Bulletin Articles

Bulletin Articles

A Time to Laugh

There is “a time to weep and a time to laugh” (Eccl 3:4). This is an important realization for the child of God. Weeping and laughter both have their place. We often talk about dealing with heartache, pain, and recognize the place that weeping plays, but what about laughter?

Is it a stretch to say that we need a sense of humor? Do we ever laugh at ourselves? Do we find circumstances in life sometimes to be humorous? Perhaps we’ll just laugh about that later. Humor often comes naturally. Children love to play and laugh. When he was three, my grandson would come to me, rub his belly, and say, “Big tickle?” He wanted to laugh, and I would usually oblige. As children grow, telling jokes becomes part of children’s conversations, however silly they may be. Humor and laughter are simply a part of who we are as humans. Perhaps even this aspect of our nature is a reflection of our God, for He built it into us.

Some of us (myself included) seem pretty serious a good bit of the time.  I know that my sense of humor can be dry at times, and sometimes it’s fun to keep people guessing (don’t judge). On the other hand, there are the ridiculous moments. My poor kids grew up with many “groaners”—the puns, the ludicrous etymologies, the chicken voice songs… don’t ask. Seriously. Laughing with my children was always important to me.

In the middle of all the difficulties and trials, laughter still has a place. “When a face is sad a heart may be happy” (Eccl 7:3). Sorrow is also good for the soul, but those who sorrow can sometimes find a happy heart. Families gathering at a funeral for a loved one will often laugh about humorous moments as they reminisce together. This does a heart good. Here the time to weep and the time to laugh aren’t far removed from each other and may be part of the same occasion.

When the peculiarities and problems of life get us down, God has built into us a way to help relieve stress and pressure. We don’t want to laugh at inappropriate times, but we shouldn’t shun laughter altogether. Too much avoidance of laughter may have the effect of furthering a broken spirit. “A joyful heart makes a cheerful face, but when the heart is sad, the spirit is broken” (Prov 15:13).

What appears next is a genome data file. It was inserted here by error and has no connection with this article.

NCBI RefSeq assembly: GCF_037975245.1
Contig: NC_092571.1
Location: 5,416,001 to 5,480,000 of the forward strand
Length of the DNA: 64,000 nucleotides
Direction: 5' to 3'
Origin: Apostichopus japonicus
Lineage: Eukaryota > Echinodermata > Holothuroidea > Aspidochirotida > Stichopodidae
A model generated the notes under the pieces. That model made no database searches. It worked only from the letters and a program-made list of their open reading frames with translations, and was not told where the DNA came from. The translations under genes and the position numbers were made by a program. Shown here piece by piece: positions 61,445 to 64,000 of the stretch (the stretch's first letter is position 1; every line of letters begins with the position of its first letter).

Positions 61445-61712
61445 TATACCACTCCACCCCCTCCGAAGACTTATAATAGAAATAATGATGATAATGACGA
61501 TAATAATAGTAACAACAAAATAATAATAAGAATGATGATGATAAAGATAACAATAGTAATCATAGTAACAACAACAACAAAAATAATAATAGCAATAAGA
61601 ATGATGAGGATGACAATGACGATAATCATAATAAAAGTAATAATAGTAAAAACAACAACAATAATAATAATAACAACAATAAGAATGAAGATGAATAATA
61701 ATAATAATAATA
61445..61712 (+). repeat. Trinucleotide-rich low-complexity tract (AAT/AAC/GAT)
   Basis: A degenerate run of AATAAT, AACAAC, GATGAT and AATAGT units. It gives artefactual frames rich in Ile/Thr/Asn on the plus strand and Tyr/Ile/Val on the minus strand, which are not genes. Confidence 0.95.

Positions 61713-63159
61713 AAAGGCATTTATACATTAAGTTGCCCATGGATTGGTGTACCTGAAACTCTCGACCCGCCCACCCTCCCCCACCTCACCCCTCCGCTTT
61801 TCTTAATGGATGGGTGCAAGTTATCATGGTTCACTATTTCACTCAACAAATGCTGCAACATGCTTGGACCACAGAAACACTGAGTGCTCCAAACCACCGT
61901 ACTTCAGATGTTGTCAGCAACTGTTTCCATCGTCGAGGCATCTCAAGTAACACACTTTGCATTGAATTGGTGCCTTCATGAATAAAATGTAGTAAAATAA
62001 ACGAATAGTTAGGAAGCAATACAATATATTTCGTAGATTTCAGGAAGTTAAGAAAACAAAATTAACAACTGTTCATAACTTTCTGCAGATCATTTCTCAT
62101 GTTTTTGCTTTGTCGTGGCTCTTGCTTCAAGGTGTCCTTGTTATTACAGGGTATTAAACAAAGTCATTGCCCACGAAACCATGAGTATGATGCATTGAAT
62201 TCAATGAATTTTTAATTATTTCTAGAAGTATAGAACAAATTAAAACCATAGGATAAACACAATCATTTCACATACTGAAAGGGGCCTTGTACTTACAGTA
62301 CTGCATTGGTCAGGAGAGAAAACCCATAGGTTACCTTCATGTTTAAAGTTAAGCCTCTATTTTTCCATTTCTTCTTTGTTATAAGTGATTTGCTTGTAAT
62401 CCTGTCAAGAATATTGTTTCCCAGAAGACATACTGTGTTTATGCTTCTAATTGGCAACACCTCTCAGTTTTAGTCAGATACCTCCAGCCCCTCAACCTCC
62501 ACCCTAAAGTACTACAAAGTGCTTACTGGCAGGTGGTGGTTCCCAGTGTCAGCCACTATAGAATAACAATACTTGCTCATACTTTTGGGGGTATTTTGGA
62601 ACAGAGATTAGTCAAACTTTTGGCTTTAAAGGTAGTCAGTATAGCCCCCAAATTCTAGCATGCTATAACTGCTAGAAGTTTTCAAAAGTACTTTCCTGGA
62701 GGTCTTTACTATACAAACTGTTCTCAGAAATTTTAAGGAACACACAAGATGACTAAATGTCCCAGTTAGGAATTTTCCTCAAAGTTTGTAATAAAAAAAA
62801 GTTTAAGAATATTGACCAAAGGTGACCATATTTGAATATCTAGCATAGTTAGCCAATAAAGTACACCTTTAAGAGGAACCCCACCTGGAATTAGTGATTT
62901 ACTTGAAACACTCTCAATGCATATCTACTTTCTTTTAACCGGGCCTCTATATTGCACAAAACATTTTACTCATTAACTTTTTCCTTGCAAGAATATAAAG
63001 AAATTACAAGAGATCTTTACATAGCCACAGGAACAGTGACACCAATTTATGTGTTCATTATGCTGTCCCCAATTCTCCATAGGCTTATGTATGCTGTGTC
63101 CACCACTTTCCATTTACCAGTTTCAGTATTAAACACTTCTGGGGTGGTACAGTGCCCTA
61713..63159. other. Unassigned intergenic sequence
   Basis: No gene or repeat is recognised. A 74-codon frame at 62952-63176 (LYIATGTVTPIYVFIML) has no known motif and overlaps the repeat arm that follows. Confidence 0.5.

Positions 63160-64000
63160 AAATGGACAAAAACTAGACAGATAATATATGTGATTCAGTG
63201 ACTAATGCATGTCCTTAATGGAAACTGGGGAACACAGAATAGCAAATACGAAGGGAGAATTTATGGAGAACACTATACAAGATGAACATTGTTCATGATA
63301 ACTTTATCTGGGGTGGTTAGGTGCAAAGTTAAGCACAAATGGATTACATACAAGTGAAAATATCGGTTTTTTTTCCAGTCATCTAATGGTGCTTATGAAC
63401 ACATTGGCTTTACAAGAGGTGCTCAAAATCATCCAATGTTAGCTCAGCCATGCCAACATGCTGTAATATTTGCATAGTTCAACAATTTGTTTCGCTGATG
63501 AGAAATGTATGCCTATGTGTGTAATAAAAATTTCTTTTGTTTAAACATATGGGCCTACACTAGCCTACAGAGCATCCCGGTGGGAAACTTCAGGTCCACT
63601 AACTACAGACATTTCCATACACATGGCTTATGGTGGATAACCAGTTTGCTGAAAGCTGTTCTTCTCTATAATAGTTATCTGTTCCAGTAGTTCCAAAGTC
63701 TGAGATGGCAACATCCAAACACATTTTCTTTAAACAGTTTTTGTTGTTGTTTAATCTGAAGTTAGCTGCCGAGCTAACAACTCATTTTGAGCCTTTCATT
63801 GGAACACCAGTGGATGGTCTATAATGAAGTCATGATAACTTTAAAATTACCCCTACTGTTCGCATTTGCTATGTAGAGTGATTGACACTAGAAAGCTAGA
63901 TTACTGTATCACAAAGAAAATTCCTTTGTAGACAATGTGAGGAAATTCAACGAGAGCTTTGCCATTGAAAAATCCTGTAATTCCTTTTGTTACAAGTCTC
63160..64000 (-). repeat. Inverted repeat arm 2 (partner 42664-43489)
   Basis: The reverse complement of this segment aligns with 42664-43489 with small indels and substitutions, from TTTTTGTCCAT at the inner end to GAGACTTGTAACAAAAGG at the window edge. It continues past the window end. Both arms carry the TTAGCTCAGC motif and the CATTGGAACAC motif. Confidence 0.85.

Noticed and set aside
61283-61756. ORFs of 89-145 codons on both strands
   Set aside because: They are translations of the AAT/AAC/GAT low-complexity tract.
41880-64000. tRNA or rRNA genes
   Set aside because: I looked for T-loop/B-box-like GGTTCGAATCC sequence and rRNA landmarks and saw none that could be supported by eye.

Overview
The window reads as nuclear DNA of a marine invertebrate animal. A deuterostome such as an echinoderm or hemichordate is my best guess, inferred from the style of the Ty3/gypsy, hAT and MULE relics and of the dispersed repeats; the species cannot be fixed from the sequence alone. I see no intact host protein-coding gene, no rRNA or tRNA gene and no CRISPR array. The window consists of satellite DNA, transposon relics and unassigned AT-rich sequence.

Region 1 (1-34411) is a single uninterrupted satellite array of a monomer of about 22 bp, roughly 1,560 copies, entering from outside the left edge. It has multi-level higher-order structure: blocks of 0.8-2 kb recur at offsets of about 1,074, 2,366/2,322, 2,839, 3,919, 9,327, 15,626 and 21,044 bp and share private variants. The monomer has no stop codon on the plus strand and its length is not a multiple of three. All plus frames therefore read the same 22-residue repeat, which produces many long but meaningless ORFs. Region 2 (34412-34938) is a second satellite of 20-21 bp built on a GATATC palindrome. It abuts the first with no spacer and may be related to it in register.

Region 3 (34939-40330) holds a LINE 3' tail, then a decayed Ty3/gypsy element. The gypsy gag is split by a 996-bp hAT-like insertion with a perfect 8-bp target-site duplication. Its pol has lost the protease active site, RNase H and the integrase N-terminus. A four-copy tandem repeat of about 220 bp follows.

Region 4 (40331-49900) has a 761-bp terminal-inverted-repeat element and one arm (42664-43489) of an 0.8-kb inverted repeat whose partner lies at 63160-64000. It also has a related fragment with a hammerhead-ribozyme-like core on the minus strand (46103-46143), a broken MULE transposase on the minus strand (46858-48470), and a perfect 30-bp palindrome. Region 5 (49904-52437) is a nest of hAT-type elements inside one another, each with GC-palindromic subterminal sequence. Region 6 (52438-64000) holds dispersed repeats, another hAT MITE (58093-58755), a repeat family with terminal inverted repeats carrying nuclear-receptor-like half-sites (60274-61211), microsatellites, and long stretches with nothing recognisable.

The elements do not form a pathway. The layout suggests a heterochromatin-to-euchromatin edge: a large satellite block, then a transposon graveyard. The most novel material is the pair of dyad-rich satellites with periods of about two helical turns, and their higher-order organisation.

Laughter does not mean that the one who is able to laugh is making light of the difficulties and problems of this world. We understand that “even in laughter the heart may be in pain” (Prov 14:13), but that doesn’t negate the fact that laughter can be good medicine. “A joyful heart is good medicine, but a broken spirit dries up the bones” (Prov 17:22). A heart can be joyful when not laughing, but laughter can be a sign of a joyful heart. The point is that it’s good for us from time to time to let loose a good laugh. Once in a while, it does us good to have one of those all-out howling, fall on the floor, lose our breath kind of laughs. It may not be pretty, but … it’s funny. Sometimes we may even start laughing just because others are laughing. It doesn’t have to make sense. We may just need to laugh, and that’s okay. Go ahead.

We do need to be careful with what we laugh about. There is a great deal of worldly humor out there that is not fit for the children of God. Good, clean humor can be difficult to come by, and this is lamentable. We must be discerning because the world won’t be. Yet humor doesn’t necessarily need to come from outside sources like tv shows and professional comedians. Normal life has enough humorous moments if we are willing to lighten up a little, not take ourselves so seriously all the time, and laugh at ourselves when we create our own awkward situations. We surely don’t want to laugh at the expense of another’s feelings; we should never laugh at someone, particular in mockery or in violation of treating others as we would want to be treated (Matt 7:12). If we show that we can laugh at ourselves, however, we are showing good character. Taking ourselves too seriously all the time can be a sign of pride and conceit, and we can easily become bitter, angry, disgruntled people in the process.

Balance is key. Those who find everything funny can be difficult because they rarely wish to think about serious matters, but those who never find anything humorous may not be very encouraging. A good, clean sense of humor will go a long way in both helping ourselves through a hard world and in encouraging others. Sharing a good laugh with another will make for some priceless moments and wonderful memories. Don’t neglect the “time to laugh.” God has made us to enjoy laughter at appropriate times.